Lookup "Raka" epoxy and you will find products in a fair priced range which are quality wise top level. Use the cheapest they offer and just choose a hardener which fits your needs. (usually a slow hardener is more convenient for a novice than a fast one. It gives you more time to get your layup done, and allows you to do layer on layer in one go without letting the former layup cure completely)

    Take care, there are some products called "Glassfiber resin" or even "glassfiber Epoxy" which are both not Epoxy, but polyester resins!

    Make sure you paint all the epoxy layups properly to prevent UV degradation.

    Regards
    Richard
     
  9. alan white
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    alan white Senior Member

    I would only use an epoxy formulation specifically recommended for marine use. If the company doesn't say "for marine use" or something similar, don't use it on a boat.
    It's that simple.
     
  10. apex1

    apex1 Guest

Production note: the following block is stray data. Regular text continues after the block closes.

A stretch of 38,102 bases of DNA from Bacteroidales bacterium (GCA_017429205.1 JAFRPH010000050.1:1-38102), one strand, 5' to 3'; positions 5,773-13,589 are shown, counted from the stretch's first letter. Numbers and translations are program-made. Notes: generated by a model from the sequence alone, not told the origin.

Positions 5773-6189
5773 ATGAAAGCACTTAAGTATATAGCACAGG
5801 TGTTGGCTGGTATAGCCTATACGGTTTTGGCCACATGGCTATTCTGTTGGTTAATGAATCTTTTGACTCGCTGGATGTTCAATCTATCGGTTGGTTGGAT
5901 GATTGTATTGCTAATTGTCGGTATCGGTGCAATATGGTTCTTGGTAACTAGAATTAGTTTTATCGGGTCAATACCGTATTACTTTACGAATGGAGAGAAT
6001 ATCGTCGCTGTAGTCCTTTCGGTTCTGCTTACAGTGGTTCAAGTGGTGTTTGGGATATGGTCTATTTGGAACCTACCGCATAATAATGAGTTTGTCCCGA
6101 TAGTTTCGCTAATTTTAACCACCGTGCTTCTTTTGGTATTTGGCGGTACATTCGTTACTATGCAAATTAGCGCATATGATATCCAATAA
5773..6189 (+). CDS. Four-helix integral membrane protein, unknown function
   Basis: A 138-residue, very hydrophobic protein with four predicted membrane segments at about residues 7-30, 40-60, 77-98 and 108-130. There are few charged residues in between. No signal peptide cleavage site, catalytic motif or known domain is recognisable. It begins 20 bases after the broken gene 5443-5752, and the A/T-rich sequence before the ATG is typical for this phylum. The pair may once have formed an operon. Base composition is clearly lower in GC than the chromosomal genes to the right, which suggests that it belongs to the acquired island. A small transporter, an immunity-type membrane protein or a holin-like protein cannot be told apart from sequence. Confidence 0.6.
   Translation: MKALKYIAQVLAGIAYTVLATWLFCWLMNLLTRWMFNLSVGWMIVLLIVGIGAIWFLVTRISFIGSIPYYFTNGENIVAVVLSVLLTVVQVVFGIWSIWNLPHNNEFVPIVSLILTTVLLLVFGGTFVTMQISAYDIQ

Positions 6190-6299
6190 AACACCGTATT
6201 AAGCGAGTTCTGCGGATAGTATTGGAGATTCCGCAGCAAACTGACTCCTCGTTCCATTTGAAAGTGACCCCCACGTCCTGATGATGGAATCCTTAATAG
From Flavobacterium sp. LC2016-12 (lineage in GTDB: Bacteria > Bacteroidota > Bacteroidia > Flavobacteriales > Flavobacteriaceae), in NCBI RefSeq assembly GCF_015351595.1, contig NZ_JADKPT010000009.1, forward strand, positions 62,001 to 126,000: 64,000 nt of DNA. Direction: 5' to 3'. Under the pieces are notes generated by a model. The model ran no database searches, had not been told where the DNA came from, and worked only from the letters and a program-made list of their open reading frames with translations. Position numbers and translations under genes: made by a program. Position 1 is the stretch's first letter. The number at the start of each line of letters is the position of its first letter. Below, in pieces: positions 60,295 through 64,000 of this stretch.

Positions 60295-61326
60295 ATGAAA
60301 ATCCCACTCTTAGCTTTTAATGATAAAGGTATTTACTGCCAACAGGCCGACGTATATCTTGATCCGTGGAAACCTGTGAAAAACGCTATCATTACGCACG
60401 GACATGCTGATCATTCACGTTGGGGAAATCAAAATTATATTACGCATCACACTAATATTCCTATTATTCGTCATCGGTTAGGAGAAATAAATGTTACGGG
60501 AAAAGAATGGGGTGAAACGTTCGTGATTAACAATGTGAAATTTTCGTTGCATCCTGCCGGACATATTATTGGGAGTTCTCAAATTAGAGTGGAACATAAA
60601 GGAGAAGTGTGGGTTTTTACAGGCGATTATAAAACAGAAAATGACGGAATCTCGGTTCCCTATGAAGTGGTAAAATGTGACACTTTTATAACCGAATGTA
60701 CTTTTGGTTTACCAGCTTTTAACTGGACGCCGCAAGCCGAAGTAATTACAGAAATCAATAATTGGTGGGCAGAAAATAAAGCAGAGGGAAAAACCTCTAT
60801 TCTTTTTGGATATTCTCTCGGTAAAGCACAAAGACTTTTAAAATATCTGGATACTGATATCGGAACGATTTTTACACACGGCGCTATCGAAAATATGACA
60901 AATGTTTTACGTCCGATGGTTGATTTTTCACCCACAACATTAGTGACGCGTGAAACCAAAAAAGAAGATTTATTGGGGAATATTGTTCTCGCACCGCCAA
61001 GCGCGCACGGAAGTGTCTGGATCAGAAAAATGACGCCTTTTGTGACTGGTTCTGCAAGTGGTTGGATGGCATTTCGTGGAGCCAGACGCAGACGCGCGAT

We are talking a simple S&G skiff here Alan. And then just the seams. You´ll have it hard to find any Epoxy resin (for laminating) which will not do that job perfect.
    In fact I have never seen a single example insufficient for that purpose.

    The recommended Raka btw. is for marine use.

    Regards
    Richard
     
  11. scott_n06
    Joined: Jul 2010
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    scott_n06 Junior Member

    Ok thanks alot guys Ill look into all the info.

    Thanks again,

    Scott
     
  12. apex1

    apex1 Guest

  13. scott_n06
    Joined: Jul 2010
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    scott_n06 Junior Member

  14. apex1

    apex1 Guest

    There should be a BOM to be found either on that website or in the plans. If not, ask here again, some have built similar designs. (sorry I have no clue how much that can come down, the smallest craft I ever built was about 20- 40 times the displacement you are building)

    Regards
    richard
     

  15. scott_n06
    Joined: Jul 2010
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    Location: Northwest MO

    scott_n06 Junior Member

    I really figured the BOM would tell the ammount as well Apex, but all it says is
    "5) Glue; tube of polyurethane construction adhesive (PL premium), plastic resin glue (Weldwood) or epoxy"
    From looking at the plans I will have approx. 20ft of seams to seal.